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“If something cannot go on forever, it will stop” – Herbert Stein’s Law

Guest post by Isuru Seneviratne, Founder & Portfolio Manager, Radiant Value Management.  Isuru has specialized in energy sector analysis and investing since 2004.  Visit for more information on the author and firm.


Oil prices have been under pressure ever since Saudi Arabia stopped regulating the market in the fall of 2014.  The consensus view has become that the oversupply will persist for many years.  However, the underlying cause of oversupply was overinvestment, which is quickly reversing.  Here we analyze the supply dynamics of oil, which provides a third of global primary energy consumed.  

 The key to bargain hunting in today’s energy markets is identifying the businesses that remain profitable even at low commodity prices, while retaining upside to long-term trends in the energy markets.  Well capitalized companies with exceptional low-cost assets will not only survive this downturn, but will emerge stronger on the end of the tunnel.  Even in today’s market where outside capital is limited and expensive, a rare subset of companies will be able to self-finance growth.  On the other hand, banks lend to oil companies based on the value of their reserves, which are reevaluated biannually.  As indebted producers will see the rug pulled out from under them in fall 2015, we expect many companies to continue hurting.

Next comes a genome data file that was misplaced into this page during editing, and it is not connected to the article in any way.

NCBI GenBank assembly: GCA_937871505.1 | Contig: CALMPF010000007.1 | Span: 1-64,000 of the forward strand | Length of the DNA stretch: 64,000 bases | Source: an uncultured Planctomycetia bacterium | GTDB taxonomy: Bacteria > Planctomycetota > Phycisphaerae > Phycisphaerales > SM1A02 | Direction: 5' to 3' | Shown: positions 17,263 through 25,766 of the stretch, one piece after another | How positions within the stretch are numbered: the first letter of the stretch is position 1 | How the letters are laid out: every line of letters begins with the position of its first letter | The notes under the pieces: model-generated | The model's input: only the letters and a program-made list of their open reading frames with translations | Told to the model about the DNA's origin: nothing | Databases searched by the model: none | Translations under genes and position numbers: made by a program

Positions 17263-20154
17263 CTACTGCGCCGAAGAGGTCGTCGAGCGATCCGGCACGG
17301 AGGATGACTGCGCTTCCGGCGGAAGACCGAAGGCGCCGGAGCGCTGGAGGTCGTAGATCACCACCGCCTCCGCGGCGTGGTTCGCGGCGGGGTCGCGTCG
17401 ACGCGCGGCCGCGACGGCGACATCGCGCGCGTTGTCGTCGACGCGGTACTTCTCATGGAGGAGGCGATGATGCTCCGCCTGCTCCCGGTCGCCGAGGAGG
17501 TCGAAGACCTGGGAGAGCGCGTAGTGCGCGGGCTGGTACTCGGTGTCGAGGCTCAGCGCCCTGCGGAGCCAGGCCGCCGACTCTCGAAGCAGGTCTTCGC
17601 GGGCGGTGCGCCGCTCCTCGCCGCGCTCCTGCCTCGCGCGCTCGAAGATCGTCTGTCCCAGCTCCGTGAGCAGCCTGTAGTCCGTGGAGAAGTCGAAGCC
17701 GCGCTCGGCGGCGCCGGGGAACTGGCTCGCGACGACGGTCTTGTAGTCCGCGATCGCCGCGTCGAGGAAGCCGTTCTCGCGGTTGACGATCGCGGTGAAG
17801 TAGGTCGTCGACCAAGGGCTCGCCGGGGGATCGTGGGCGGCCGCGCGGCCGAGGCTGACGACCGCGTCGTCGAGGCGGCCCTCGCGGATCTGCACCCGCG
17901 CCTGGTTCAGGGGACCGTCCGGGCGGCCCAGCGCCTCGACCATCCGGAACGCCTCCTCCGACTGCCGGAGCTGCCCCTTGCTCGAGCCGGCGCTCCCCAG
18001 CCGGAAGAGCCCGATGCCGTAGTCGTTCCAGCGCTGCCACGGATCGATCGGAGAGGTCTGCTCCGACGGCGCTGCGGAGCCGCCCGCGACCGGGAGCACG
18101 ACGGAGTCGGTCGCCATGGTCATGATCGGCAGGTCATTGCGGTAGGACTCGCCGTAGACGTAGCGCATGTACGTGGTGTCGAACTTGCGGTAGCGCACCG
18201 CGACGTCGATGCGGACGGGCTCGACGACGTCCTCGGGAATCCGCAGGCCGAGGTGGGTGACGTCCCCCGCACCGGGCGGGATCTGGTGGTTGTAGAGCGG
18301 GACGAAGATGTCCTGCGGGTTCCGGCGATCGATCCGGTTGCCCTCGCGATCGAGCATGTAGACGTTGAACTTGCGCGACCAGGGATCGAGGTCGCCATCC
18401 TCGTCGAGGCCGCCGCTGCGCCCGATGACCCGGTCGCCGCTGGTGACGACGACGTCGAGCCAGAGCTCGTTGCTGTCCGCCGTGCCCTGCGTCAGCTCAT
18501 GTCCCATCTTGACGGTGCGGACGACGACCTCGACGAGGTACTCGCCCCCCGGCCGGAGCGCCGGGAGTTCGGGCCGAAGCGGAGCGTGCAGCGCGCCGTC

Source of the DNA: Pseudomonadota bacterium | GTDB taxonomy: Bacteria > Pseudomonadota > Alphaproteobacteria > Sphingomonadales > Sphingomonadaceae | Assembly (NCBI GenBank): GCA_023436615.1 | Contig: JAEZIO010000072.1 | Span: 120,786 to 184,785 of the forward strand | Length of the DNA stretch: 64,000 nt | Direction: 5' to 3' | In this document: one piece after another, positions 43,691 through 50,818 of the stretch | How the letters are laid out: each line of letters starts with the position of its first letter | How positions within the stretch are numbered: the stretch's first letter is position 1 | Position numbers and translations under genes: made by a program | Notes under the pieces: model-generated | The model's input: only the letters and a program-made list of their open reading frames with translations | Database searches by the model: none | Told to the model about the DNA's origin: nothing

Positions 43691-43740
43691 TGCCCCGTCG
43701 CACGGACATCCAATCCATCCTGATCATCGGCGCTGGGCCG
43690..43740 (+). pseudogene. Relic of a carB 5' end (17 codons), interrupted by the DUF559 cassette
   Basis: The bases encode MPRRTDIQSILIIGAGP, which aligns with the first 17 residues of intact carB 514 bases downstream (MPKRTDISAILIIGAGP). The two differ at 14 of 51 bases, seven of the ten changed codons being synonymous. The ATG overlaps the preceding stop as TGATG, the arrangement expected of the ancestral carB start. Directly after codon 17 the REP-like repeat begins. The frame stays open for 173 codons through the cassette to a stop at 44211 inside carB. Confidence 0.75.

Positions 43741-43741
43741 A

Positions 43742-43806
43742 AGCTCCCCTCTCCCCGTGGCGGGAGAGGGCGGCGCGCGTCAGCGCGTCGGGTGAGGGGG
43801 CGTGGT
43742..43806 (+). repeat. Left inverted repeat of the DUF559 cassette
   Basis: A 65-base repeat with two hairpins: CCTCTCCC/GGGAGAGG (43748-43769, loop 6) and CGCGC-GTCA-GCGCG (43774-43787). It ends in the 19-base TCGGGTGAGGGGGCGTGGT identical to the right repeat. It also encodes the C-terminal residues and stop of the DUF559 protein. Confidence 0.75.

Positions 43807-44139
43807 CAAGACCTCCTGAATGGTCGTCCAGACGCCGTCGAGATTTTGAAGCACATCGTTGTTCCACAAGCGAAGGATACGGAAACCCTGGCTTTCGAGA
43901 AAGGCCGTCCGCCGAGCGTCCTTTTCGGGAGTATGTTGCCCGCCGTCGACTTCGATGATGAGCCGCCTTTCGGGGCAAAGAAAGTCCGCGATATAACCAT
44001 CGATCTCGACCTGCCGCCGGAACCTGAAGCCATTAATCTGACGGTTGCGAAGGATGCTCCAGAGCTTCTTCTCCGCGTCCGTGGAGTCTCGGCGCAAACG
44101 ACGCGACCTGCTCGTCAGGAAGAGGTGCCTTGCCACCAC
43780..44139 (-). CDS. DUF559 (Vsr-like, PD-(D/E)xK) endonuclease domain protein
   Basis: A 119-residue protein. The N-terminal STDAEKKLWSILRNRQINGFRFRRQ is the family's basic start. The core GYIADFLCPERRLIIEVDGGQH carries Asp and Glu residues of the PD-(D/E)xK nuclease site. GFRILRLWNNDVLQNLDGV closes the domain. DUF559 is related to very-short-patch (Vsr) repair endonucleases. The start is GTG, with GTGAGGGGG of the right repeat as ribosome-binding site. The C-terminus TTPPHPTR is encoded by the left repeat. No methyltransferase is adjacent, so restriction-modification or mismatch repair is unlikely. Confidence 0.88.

Boom and Bust: Investments and Production

Elevated commodity prices and the emergence of newly accessible sources led to record inflows of capital into the energy and resources (E&R) industry.  A Deloitte global study of 39,273 publicly listed companies in nonfinancial industries found that E&R raised more than $1.5tn between 2009 and 2013, the biggest issuer of net new capital.  Oil and gas (O&G) sector accounted for $850bn of this capital.  These companies invested in exploration, drilling and field maintenance, at a peak rate of $900bn in 2013.  Part of this investment increased annual crude oil production during that period by 5.5 million barrels per day (mnb/d), compared to 94 mnb/d 2014 global supply, laying the foundations of today’s glut.  


U.S. fields alone accounted for nearly 60% (3.3 mnb/d) of that production increase, and surged a further 1.5 mnb/d during 2014 due to the shale oil boom.  North American independent O&G producers delivered resource capture in geopolitically stable jurisdictions and promised consistent high production growth.  Smitten investors kept piling on capital even after commodity prices declined.  According to Moody’s, in the first half of 2015, 57 energy producing companies raised $21bn in new equity, and 58 more issued $73bn in new debt.  However, there has been a sharp downturn in outside capital, with Dealogic showing equity offerings of $333mn in August, a tenth the average monthly rate in the first half of 2015.


UBS tallies U.S. energy industry outstanding loans at $1.2tn, with a third held by exploration and production companies.  As this debt is coming due, operating cash flows are plummeting.  For the top 44 U.S. onshore producers that lead production growth, debt repayments amounted to 83% of operating cash flow during the year ending June 30, 2015.  As the energy bond market collapsed, refinancing has become increasingly expensive.  Even when banks are accommodating, regulators are pressing for exposure reduction.